6 Ways from Olle Garden Bed To Compost In Winter

For many people, winter is about comfortable open flames, slippers and curling up inside. Few people think about their gardens in winter, let alone composting. However, when spring finally arrives, winter composting can give your garden and soil a good start. Please continue to read for tips and hints to help you compost throughout the year and maximize free soil improvement while minimizing the impact on the environment. Here are 6 ways from Olle Garden Bed to make the most of your compost in winter.

We are used to making our gardens ready for winter; Protect delicate plants, protect pots, trim and tidy. So why not do the same for your compost pile? With a few simple changes, you can help your compost pile stay active throughout the cold winter.

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1.Close the cover!

Excess water may be a problem with the compost heap. Simply put a lid or roof over the compost pile, and you can help protect your compost from unnecessary precipitation.

2.Cover it!

Placing waterproof cloth on the compost pile can not only take away unwanted precipitation, but also help to control the internal heat of the compost in the place you want - the pile.

3.Protect it!

Placing your car in a shed or garage usually helps protect it from frost. You can do the same for the compost heap. If you usually use compost, build a simple protective structure around it.

4.Be selective!

In summer, you may be happy to add some vegetable and fruit peels to the compost heap. However, due to the slow decomposition rate in winter, these food residues will attract unwanted rodents and other visitors to your compost pile. Look for alternatives such as bokashi compost and earthworm compost for your food residues to keep these attractants away from your compost pile; More information follows.

5.Make it bigger!

Bacteria and life in the center of a healthy compost heap will cause it to heat up and remain active in the cold winter. It is the edge of your pile exposed to elements in winter, which will become cold and inactive. The bigger your stake, the longer it will stay active in the cold. A good rule of thumb to remember is that stakes should be at least one cubic yard.

6. Tear it up!

Chopping the material before adding it to the pile has been shown to heat the pile more evenly and protect it from the cold outside temperature.

I hate three things about outdoor composting in winter

Overwintering the compost pile will help increase the active time of the compost pile throughout the year. However, composting in winter can still be a drag. Here are three things that many of us hate most about composting in winter:

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1. Travel to compost pile

Bringing food waste to the compost pile does not seem so attractive in the dark, cold, snow and damp. Instead, use the indoor composting method to store and compost all food waste in winter, and you will no longer have winter to go to the compost heap.

 2. Pests

 In cold winter, compost piles are usually warm and rarely disturbed areas in the garden. This makes them a good home for rats, mice and other harmful pests. Any food waste you add to the pile in winter will take a long time to decompose and will become an important food source for local wildlife. Warm, quiet and food means that your compost pile will soon become a safe haven for local pest populations.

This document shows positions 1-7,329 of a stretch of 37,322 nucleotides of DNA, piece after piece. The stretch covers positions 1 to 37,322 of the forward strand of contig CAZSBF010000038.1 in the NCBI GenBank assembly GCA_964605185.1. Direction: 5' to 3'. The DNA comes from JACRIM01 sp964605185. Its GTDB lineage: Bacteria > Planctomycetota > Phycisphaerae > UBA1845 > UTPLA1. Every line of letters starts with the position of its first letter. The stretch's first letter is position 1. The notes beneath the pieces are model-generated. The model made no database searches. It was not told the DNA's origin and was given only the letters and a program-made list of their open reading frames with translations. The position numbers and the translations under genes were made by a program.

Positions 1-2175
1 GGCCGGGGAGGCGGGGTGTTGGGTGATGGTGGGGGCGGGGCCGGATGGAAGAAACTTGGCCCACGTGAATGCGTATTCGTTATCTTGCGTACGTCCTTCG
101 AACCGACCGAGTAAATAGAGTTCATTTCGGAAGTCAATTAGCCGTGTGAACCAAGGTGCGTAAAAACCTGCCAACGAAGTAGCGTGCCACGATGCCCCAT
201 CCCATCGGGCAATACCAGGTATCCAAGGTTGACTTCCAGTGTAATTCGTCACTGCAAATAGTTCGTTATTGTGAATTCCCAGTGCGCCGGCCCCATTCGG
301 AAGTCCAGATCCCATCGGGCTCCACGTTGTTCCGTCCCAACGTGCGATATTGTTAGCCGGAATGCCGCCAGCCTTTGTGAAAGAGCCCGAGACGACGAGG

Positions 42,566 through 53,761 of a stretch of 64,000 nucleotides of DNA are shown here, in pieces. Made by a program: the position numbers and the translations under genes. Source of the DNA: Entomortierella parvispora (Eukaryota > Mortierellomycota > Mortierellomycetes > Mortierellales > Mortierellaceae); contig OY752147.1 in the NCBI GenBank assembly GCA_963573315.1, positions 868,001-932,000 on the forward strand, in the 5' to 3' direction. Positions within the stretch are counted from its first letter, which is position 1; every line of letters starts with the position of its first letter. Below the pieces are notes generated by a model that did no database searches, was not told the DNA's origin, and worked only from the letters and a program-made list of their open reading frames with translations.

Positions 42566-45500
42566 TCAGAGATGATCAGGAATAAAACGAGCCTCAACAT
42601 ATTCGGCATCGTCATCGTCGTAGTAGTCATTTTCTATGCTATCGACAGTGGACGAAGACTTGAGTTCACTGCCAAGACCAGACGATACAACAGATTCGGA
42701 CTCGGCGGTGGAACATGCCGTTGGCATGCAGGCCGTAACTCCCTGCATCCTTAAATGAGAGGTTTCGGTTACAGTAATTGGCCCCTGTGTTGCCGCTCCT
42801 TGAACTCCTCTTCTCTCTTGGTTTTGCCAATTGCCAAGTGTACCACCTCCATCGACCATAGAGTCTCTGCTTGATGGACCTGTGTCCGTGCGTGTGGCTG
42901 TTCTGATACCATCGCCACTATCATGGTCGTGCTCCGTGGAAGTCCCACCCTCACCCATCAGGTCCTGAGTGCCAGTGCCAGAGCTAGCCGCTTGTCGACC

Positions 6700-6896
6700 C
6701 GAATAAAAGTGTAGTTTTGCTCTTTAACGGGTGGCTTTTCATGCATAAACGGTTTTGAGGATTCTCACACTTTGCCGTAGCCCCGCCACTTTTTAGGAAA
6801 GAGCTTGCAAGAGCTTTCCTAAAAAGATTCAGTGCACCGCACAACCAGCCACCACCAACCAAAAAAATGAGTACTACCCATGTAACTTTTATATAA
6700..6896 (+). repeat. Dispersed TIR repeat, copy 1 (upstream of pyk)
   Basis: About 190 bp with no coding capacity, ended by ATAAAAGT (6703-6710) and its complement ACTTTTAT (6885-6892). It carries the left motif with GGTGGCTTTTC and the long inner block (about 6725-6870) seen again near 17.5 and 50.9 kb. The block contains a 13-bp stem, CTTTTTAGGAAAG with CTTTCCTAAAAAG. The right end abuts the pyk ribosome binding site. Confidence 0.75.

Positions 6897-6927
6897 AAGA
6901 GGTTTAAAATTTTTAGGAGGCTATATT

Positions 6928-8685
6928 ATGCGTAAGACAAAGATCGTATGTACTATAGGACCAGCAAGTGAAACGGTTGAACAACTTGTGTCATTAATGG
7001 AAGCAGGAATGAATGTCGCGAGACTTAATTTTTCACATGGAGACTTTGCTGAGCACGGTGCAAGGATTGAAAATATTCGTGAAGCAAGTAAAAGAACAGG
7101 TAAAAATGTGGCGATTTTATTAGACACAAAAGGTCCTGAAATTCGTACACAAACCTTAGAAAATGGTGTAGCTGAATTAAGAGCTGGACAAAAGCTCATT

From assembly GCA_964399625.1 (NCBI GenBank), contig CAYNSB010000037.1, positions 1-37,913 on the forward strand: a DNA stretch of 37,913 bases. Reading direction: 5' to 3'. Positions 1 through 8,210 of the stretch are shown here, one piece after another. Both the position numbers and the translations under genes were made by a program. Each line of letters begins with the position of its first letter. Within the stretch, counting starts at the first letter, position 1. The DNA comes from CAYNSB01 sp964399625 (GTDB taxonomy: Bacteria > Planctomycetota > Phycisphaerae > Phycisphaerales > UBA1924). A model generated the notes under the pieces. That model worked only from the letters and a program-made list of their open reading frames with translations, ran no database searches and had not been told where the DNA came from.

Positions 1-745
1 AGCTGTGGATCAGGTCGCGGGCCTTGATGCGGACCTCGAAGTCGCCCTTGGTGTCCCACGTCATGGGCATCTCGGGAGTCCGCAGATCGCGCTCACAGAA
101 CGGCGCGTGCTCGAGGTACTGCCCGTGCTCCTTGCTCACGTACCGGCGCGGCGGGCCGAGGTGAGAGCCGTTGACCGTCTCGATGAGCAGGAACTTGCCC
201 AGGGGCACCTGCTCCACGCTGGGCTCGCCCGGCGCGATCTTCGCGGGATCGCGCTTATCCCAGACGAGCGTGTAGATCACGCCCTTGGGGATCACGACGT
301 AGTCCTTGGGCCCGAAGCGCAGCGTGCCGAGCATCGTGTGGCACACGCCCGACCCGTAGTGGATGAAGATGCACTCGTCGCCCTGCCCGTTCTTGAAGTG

Reduce pest problems:

Limit the waste of food you add to the pile in winter. Bokashi compost or earthworm compost is an excellent pest free solution for food waste;

Add spiny branches and shrubs (such as holly) around the compost pile;

Rotate your pile regularly (assuming it is not frozen!) To disturb the wild animals.

3. There is no space in the compost box

 As the temperature decreases, you will also notice a decrease in the rate of decomposition in the compost heap. This means that any material you add in winter can sit there until spring warms up. Ensure that sufficient space is left in the compost pile to accommodate any material that may be produced in winter. Or, make a separate pile. Once your pile becomes more active in spring, it will be added to your compost pile.

Composting becomes simple in winter

With a few changes, you can keep compost in winter for garden and yard waste. However, you are unlikely to successfully compost all food residues in this way throughout the year without attracting pests. But don't worry; Here are two good alternative composting methods that can help you compost all your food waste throughout the year. The additional benefit is that they all occur in warm, dry and snow free rooms!

Bokashi Compost

A good choice for composting all food waste throughout the year is Bokashi composting. Bokashi composting is a fermentation process that can quickly and easily convert food waste into high-yield compost. The key of Bokashi process is fermentation. Through fermentation, Bokashi compost produces specialized microorganisms, yeasts and fungi, which are the main components of a healthy and productive soil structure.

Using Bokashi composting eliminates many of the challenges associated with "traditional" composting, and most of the process can be done easily in your kitchen. Although traditional backyard compost is only applicable to selected food residues, Bokashi compost is applicable to all food residues: cooked food, dairy products, meat, cereals, pasta, fruits and vegetables, etc.

If you are interested in Bokashi composting method, please visit Bokashi Life anytime.

Earthworm compost

The second option for indoor composting is earthworm compost or worm compost. Like Bokasi Compost, earthworm compost is suitable for small space, and worm composter can be stored indoors. Worms will consume your kitchen waste and produce a fertile mixture of worm feces and food waste decomposition.